California enacted a new law this year that requires public colleges and universities to follow new guidelines for investigating alleged sexual assaults. As part of the law, clear, agreeing action”an affirmative, conscious and voluntary agreement to engage in sexual activity”is the new measure of consent, meaning “yes means yes” replaces “no means no” in sexual-assault-allegation investigations.

The law is similar to the affirmative-consent guidelines adopted by The Ohio State University as part of a settlement with the U.S. Department of Education’s Office for Civil Rights. The agreement, which ended a federal investigation into the university’s habitual mishandling of sexual-assault allegations, drew the ire of conservative talk-radio host Rush Limbaugh, leading to controversial remarks of his own about rape.

“Seduction used to be an art. Now, of course, it’s ‘brutish’ and it’s ‘predatory,'” Limbaugh said on his radio show. “‘Consent must be freely given, can be withdrawn at any time, and the absence of no does not mean yes.’ How many guys, in your own experience with women, have learned that no means yes if you know how to spot it Are these not lawsuits waiting to happen”

In 2012, a Wisconsin state legislator also sparked controversy with similar commentary. While discussing a sexual-assault case against a high-school student, State Representative Roger Rivard said his father had always warned him that some girls “rape so easy” because of how quickly they’ll allege rape after consensual sex.

“He also told me one thing: ‘If you do [have premarital sex], just remember, consensual sex can turn into rape in an awful hurry,'” Rivard said. “Because all of a sudden a young lady gets pregnant and the parents are madder than a wet hen and she’s not going to say, ‘Oh, yeah, I was part of the program.’ All that she has to say or the parents have to say is it was rape because she’s underage. And he just said, ‘Remember, Roger, if you go down that road, some girls,’ he said, ‘they rape so easy.’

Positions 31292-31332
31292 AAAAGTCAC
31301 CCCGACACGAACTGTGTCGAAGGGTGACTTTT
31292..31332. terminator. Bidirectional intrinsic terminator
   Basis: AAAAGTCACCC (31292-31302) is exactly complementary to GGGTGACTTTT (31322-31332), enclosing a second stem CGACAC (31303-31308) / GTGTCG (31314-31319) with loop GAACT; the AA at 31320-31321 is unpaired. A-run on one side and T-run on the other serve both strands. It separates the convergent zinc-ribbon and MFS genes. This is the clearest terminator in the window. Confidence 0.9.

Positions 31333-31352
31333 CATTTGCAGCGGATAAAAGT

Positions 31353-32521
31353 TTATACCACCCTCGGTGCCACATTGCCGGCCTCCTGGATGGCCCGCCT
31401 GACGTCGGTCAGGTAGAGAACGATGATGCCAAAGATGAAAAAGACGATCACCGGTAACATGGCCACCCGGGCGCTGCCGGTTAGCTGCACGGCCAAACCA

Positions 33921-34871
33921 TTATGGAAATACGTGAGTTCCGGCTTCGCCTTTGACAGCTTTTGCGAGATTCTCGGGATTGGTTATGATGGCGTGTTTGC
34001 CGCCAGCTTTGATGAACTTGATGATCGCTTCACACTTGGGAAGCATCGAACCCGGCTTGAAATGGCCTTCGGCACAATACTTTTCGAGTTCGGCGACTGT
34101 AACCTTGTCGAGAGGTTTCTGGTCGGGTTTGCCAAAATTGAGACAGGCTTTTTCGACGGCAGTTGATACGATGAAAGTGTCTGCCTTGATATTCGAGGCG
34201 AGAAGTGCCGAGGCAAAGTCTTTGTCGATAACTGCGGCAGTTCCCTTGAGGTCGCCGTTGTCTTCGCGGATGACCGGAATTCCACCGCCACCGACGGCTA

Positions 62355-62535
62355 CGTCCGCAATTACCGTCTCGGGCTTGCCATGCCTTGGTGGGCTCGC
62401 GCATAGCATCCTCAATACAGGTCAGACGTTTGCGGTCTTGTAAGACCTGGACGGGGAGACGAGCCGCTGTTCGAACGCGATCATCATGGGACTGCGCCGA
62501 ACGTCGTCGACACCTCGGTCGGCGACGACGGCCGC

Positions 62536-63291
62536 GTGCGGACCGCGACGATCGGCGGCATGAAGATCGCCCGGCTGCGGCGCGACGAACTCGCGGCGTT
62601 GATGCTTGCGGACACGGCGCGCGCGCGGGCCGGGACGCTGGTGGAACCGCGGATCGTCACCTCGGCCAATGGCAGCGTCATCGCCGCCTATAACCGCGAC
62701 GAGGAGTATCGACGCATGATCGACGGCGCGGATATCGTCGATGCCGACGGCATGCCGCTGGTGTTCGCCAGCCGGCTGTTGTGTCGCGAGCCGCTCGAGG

“What the whole genesis of it was, it was advice to me, telling me, ‘If you’re going to go down that road, you may have consensual sex that night and then the next morning it may be rape.’ So the way he said it was, ‘Just remember, Roger, some girls, they rape so easy. It may be rape the next morning.'”

Just this past September, singer Cee Lo Green deleted his Twitter account after sending out a series of tweets trying to define “implied consent.”

“When someone brakes on a home there is broken glass,” he wrote. “Where is your plausible proof anyone was raped

“Women who have really been raped REMEMBER!!!” he added. “If someone is passed out they’re not even WITH you consciously! so WITH implies consent.”

The tweets came just days after Green pleaded no contest to spiking a dinner date’s drink with ecstasy in 2012. The woman said she woke up naked in her hotel room with Green with no recollection of what happened that night.

Green’s plea covered only the drug charges, as prosecutors said there wasn’t enough evidence to follow through on sexual-assault charges.